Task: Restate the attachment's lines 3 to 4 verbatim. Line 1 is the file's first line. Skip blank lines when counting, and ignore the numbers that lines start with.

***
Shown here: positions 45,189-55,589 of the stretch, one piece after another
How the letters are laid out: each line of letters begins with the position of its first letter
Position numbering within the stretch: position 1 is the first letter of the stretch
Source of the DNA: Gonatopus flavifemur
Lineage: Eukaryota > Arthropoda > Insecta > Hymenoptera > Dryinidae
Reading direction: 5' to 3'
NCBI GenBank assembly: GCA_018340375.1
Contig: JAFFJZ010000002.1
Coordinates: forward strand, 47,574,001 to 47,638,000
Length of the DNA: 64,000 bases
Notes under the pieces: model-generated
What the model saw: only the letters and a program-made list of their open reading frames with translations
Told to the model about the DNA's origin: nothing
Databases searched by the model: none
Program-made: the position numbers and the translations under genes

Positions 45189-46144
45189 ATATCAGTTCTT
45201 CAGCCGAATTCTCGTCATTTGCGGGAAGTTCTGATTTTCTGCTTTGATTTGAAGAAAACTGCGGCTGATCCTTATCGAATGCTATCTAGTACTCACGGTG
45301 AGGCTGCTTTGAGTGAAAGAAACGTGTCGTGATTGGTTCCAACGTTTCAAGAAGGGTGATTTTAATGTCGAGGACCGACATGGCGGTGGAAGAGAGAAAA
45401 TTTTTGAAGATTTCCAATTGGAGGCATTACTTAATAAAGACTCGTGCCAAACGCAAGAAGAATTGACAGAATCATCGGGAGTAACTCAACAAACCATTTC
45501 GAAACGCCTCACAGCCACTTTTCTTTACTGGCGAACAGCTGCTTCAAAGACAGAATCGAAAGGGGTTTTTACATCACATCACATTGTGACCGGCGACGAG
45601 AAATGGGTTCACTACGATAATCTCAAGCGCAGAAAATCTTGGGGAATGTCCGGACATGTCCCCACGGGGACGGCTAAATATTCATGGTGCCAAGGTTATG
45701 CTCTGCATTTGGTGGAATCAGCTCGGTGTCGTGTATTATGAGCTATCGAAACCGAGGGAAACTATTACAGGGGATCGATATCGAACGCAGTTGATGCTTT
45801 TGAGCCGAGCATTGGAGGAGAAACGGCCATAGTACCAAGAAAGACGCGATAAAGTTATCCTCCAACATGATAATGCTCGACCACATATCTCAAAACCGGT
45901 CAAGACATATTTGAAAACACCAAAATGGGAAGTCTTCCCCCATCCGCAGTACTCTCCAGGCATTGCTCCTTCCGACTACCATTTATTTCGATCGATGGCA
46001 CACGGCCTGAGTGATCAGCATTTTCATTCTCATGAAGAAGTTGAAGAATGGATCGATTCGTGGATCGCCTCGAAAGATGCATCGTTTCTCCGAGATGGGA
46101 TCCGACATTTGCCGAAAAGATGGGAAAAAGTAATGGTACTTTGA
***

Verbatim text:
Position numbering within the stretch: position 1 is the first letter of the stretch
Source of the DNA: Gonatopus flavifemur